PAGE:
Qatar has endorsed a new law to establish a non-discriminatory minimum wage, the first in the Middle East, as part of its steps in abolishing the controversial Kafala system, on Wednesday.
Started in the 1950s, the Kafala (Sponsorship) System regulates the relationship between employers and migrant workers in many countries in West Asia. And under the Kafala system, a migrant worker’s immigration status is legally bound to an individual employer or sponsor (Kafeel) for their contract period.
It means that the migrant worker cannot enter the country, transfer employment nor leave the country for any reason without first obtaining explicit written permission from the Kafeel. The worker remains tied to his Kafeel throughout their stay.
On Wednesday, the Council of Ministers of Qatar unanimously endorsed new legislation allowing workers to change employers freely. Workers in Qatar had previously required a no-objection certificate (NOC) from their employer in order to do so.
And a decree by the Minister of Interior was also signed, removing exit permit requirements for all workers, except military personnel.
Together, these steps, in effect, mark the end of Kafala in the country, which will host the Fifa World Cup in 2022.
“When implemented, these reforms are going to be a blessing for almost all migrant workers. Currently, the requirement of NOC is keeping us bonded to the employer. It is like slavery. Whatever be the exploitative working conditions, we have to adjust. If we rub employers the wrong way, then he can deny NOC, which will ruin our chances to join a new company even if the offer is good,” Suresh S, an Indian worker in an electronics retail shop in Doha, told The Lede.
On the removal of Exit Permit, Suresh said that he is a victim of the Exit Permit system.
“Two years ago, when my father was unwell, I had to fly to India urgently. But my sponsor was not in Doha and without his signature on the Exit Permit, I will not be allowed to leave the country. I had to wait for two days for his return. And those two tensed days, I won’t forget in my life. Luckily, nothing bad happened to my father,” Suresh added.
There are around 700,000 Indian migrant workers in Qatar and the total population in Qatar is around 2.7 million.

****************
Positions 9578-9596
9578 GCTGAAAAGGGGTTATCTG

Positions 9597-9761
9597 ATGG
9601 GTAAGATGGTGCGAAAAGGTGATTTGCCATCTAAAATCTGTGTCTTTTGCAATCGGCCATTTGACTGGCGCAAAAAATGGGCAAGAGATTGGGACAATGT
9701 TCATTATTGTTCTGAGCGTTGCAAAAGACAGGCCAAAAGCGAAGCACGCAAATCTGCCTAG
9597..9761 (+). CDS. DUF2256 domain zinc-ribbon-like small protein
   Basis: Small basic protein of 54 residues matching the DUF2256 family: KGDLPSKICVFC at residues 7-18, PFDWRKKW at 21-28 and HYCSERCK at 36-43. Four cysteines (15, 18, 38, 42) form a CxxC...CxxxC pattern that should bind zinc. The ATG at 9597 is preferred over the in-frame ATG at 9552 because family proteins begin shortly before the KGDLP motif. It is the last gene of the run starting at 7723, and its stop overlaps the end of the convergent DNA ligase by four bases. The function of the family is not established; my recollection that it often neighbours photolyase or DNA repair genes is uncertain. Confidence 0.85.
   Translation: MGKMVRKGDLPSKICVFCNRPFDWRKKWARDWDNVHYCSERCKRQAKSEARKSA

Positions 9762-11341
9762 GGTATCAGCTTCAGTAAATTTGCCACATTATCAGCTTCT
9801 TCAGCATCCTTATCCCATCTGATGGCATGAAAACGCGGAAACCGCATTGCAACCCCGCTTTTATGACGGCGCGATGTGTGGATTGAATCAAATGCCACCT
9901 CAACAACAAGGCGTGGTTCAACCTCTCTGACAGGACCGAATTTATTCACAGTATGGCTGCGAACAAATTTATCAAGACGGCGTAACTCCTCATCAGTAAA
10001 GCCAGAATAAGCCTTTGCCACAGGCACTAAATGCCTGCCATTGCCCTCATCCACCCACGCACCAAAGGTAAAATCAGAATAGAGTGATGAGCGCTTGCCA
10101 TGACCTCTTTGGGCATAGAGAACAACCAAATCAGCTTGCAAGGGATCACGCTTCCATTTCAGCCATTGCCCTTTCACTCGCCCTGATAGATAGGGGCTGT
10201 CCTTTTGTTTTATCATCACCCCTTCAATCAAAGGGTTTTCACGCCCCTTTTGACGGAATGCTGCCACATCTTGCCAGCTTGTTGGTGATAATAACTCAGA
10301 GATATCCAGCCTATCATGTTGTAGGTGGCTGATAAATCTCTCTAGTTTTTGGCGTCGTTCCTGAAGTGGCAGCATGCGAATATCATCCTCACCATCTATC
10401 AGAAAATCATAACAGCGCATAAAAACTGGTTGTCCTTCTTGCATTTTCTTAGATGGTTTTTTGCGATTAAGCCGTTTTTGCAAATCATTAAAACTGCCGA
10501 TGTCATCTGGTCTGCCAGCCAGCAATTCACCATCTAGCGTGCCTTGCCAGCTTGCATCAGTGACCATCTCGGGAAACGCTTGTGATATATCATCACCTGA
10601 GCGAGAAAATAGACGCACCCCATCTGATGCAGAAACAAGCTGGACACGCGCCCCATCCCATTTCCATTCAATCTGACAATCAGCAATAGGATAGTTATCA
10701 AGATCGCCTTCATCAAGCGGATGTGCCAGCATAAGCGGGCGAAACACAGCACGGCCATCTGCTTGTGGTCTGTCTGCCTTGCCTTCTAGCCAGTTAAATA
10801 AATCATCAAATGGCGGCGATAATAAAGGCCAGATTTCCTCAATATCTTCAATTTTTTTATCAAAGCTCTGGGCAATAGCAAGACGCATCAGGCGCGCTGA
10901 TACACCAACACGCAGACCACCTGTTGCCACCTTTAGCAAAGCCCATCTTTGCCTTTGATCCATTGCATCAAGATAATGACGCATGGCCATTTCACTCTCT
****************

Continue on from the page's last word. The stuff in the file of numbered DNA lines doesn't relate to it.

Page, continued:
Welcoming the reforms, Guy Ryder, Director-General of the International Labour Organisation, said that Qatar’ steps to abolish Kafala will greatly support the rights of migrant workers, while contributing to a more efficient and productive economy.
“I am pleased that the ongoing ILO technical cooperation programme in Qatar is tangibly contributing to the government’s effort to advance social justice and promote decent work in the country,” Ryder added.
NOC, Exit Permit, Minimum Wages
According to the new steps, the elimination of the NOC requirement will allow workers to freely change employers following an initial probationary period. Should they wish to change employers during this period, the new employer would need to reimburse recruitment costs to the original employer.
And the decision on exit permits means that domestic workers, workers in government and public institutions, workers employed at sea and in agriculture, as well as casual workers are free to leave the country either temporarily or permanently without having to obtain the permission of their employers.
Meanwhile, the establishment of a non-discriminatory minimum wage that applies to all nationalities and all sectors will guarantee a minimum level of protection for all workers.
“Qatar is changing. The new tranche of laws will bring an end to Kafala and put in place a modern industrial relations system. We recognise that a new evidence-based minimum wage rate will ensure dignity for migrant workers.
We urge the government to announce this as quickly as possible. The partnership between the Qatar Government and the ILO, supported by the ITUC, is working to change lives,” said Sharan Burrow, General Secretary of the International Trade Union Confederation (ITUC).
By 2020 January
The respective draft laws will now be referred to the Advisory (Shura) Council, and subsequently for the approval and signature of the Emir Sheikh Tamim bin Hamad Al Thani.
The legislation is expected to come into force by January 2020.
These reforms are part of the ILO-ADLSA cooperation agreement signed in 2017, which resulted in the opening of an ILO Project Office in Doha in April 2018.
With less than four years until the 2022 FIFA World Cup kicks off in front of 86,000 fans at the Lusail Stadium, and millions watching across the world, Qatar’s record on migrant workers’ rights remain firmly in the spotlight.
While Qatar has finally begun a high-profile reform process promising to tackle widespread labour exploitation and “align its laws and practices with international labour standards”, workers still continue to be vulnerable to serious abuses including forced labour and restrictions on freedom of movement.
According to a parliament document, 1459 Indians have registered their complaints with the Indian embassy between 01 January and June 30 this year.
Most of the complaints received from and on behalf of Indian workers are regarding non-payment of salaries and denial of legitimate labour rights and benefits such as non-issuance/renewal of residence permits, non-payment/grant of overtime allowance, weekly holidays, longer working hours, refusal to grant exit/re–entry permits for visit to India, refusal to allow the worker on final exit visa after completion of their contracts and non-provision of medical and insurance facilities, not being paid compensation upon death, among others.